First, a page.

PANIC BY PROXY
Performance | 7 pm
John C.S. Keston and Khaled Alwarea collaborated on a work that speaks to trauma and PTSD. Their piece starts with a film created by Khaled that touches on on his own experiences. John acts as a non-neutral transmitter of the film, using his own mechanical programs and filters to change and distort its content. The final hybrid transmits sounds and images that hold traces from both artists.
John C.S. Keston is an award-winning composer of electronic, experimental, and instrumental music. His compositions convey a spirit of discovery and exploration through the use of graphic scores, chance and generative techniques, analog and digital synthesis, experimental sound design, signal processing, and acoustic piano. His compositions parallel indeterminate improvisation empowering performers to use their phonomnesis, or sonic imaginations, to contribute to the work. John has performed and exhibited at Northern Spark, the Weisman Art Museum, the Montreal Jazz Festival, the Walker Art Center, the Burnet Gallery, the In/Out Festival of Digital Performance (NYC), the Eyeo Festival, INST-INT, Echofluxx (Prague), and Moogfest. His music appears in The Jeffrey Dahmer Files (2012) and he scored the short Familiar Pavement (2015). He has appeared on more than a dozen albums including two solo albums on UnearthedMusic.com. John is a professor of creative multimedia at the University of St. Thomas and founded the sound design resource AudioCookbook.org.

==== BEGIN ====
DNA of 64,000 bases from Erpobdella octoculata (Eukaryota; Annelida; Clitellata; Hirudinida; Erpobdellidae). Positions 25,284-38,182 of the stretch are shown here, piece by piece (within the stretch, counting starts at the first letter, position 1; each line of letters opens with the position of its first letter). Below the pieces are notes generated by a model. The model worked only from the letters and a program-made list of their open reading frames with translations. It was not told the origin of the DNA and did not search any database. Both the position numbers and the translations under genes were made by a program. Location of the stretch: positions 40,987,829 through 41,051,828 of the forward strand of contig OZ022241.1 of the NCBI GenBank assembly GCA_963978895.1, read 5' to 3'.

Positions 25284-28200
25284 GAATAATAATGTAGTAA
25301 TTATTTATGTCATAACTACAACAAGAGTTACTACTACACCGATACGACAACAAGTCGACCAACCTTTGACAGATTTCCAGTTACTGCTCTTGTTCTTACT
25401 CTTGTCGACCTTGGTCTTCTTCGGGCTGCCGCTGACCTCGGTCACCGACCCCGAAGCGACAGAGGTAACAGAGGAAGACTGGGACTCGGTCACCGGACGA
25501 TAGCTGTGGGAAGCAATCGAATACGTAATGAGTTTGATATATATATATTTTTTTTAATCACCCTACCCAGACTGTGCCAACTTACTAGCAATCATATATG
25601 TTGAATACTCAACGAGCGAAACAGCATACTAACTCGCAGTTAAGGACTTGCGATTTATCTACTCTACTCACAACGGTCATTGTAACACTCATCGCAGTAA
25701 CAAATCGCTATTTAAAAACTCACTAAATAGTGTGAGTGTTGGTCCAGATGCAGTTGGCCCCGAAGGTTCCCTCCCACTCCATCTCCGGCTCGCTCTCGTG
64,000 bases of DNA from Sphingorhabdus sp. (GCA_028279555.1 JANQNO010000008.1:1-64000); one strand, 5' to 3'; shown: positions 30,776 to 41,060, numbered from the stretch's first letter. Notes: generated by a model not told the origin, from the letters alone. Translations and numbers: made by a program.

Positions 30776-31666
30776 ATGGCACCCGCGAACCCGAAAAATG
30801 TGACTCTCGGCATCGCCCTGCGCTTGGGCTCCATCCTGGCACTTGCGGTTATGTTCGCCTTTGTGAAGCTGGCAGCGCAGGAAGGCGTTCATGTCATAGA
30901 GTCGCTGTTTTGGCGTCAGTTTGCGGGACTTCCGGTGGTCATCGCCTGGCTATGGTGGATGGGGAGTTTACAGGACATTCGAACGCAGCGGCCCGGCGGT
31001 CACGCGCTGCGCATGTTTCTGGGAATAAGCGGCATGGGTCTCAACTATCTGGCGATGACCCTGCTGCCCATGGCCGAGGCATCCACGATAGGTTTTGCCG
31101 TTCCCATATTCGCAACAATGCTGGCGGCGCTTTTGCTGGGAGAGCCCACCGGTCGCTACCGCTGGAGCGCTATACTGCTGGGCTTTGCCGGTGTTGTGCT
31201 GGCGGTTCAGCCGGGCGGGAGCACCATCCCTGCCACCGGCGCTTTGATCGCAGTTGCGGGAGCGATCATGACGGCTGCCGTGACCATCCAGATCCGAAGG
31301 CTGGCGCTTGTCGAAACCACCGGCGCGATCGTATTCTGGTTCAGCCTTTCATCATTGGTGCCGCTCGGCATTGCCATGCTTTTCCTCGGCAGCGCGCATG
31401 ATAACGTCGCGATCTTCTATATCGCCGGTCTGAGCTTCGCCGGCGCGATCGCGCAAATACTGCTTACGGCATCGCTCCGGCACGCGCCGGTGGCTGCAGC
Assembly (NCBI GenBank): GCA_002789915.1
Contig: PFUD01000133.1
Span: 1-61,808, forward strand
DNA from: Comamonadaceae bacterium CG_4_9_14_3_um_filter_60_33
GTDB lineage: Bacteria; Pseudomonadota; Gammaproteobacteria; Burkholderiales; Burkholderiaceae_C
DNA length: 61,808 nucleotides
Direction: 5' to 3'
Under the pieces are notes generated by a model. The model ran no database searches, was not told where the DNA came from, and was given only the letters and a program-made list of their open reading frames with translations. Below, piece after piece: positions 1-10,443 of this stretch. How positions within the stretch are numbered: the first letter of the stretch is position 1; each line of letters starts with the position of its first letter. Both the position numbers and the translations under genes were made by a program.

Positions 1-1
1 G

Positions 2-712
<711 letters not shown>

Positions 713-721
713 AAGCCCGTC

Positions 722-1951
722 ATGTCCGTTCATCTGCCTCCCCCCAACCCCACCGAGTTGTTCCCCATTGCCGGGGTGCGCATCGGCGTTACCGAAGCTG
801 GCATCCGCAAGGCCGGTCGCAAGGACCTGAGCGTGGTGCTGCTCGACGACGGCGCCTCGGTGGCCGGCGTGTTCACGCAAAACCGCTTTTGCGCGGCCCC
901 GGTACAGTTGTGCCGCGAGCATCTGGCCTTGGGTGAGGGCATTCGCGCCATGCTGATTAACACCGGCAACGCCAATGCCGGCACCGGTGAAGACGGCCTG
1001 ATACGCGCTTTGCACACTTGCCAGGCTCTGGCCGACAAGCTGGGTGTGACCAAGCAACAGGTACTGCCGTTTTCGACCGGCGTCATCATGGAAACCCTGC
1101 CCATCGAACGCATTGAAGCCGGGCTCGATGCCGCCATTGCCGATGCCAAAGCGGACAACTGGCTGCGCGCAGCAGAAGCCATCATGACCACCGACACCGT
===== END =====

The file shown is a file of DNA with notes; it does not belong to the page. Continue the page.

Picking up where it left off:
Khaled Alwarea is a Syrian architect and multidisciplinary artist based in Paris, France. His work takes multiple forms, including installation design, visual art, photography, sculpture, filmmaking, architecture, and interior design. His artwork questions human principles and values, taking a critical view of social, political and cultural issues, referencing human civilization as a whole, and exploring feelings that define us as human beings.